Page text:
Although the fiction is that parliament can exercise its own judgment in respect to the salaries recommended by the committees, in reality the judges simply overturn those legislated decisions where they disagree with them. One need look no further than the Alberta legislature for a very practical demonstration of the court's powers.
This is simply a case of judges discovering new constitutional principles that benefit themselves financially without political accountability or, as one of my constituents observed in describing the case, “the judges paying the judge's case”.
This newfound constitutional process that the judges discovered further decreased parliamentary responsibility for the expenditure of public funds and moves toward the creation of an economically independent judiciary with its own political agenda.
A recent letter to Maclean's magazine by a Mr. W. J. Jack of Innisfil, Ontario, noted:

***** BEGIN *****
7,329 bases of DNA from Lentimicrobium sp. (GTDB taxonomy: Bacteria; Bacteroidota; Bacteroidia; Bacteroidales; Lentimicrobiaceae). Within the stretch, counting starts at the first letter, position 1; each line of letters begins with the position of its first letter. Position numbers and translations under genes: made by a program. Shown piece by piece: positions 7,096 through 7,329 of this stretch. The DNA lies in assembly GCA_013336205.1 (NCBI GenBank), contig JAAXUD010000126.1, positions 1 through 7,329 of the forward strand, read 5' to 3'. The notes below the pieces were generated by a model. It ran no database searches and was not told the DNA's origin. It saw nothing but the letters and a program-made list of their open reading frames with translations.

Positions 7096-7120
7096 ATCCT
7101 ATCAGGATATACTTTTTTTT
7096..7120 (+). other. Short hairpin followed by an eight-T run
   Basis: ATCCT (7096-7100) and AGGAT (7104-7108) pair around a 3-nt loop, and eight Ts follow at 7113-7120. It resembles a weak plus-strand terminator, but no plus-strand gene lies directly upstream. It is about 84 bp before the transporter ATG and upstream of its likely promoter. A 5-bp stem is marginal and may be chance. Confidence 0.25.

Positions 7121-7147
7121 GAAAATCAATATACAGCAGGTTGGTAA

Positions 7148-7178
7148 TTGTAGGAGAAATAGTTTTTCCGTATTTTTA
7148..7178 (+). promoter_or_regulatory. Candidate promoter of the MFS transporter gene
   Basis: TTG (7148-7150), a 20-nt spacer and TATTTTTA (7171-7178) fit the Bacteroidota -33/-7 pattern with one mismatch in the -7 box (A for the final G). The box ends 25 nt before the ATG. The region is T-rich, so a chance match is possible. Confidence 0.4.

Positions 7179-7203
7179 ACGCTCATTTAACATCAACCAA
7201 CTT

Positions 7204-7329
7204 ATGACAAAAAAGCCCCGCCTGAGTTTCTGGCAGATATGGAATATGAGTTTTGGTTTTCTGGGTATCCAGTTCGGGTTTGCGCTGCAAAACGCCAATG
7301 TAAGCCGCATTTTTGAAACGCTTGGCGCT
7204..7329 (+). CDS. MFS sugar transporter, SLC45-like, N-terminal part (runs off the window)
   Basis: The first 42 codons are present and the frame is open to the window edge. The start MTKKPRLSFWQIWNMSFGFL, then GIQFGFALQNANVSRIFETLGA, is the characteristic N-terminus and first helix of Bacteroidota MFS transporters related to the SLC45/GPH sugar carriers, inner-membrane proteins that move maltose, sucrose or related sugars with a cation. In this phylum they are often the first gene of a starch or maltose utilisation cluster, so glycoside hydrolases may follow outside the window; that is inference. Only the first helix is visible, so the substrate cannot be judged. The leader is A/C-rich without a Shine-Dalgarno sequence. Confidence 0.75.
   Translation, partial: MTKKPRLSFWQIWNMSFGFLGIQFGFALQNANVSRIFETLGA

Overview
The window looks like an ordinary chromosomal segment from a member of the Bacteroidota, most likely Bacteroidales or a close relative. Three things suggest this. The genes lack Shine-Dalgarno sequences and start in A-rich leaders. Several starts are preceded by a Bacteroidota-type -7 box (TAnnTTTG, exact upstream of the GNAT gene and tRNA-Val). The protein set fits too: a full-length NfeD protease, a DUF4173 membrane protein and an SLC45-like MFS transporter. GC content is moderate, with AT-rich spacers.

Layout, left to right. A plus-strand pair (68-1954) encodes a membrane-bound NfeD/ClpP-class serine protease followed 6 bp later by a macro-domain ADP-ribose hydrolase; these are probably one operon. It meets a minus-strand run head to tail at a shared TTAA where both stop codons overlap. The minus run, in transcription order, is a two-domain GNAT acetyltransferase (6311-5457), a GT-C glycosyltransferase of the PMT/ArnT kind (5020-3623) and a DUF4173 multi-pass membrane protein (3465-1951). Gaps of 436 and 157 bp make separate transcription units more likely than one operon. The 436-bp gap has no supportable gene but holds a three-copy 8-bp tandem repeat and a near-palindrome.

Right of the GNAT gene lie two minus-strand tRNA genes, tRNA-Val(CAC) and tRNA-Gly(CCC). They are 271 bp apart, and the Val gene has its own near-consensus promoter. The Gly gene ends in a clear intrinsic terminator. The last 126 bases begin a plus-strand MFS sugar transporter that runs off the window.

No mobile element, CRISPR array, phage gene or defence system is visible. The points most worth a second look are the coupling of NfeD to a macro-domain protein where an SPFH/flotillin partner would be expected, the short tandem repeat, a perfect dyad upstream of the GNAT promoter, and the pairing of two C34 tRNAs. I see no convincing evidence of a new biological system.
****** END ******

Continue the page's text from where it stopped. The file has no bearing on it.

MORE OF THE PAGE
It seems to me that members of Parliament no longer want to or can't make laws that work, so they let appointed judges do that job. If the Supreme Court is going to legislate, we won't need elections, except to vote for one person who would then appoint the members of the court. This would save taxpayers a lot of money, and we'd still have the one-man-rule system that we have today.
Coupled with the self-granting powers under the charter and an executive appointed judiciary as we now have, I would argue the courts can be and often are used to advance the political agenda of a government in a particular direction without consultation with the members of parliament who are accountable to the people of Canada and who represent their interests.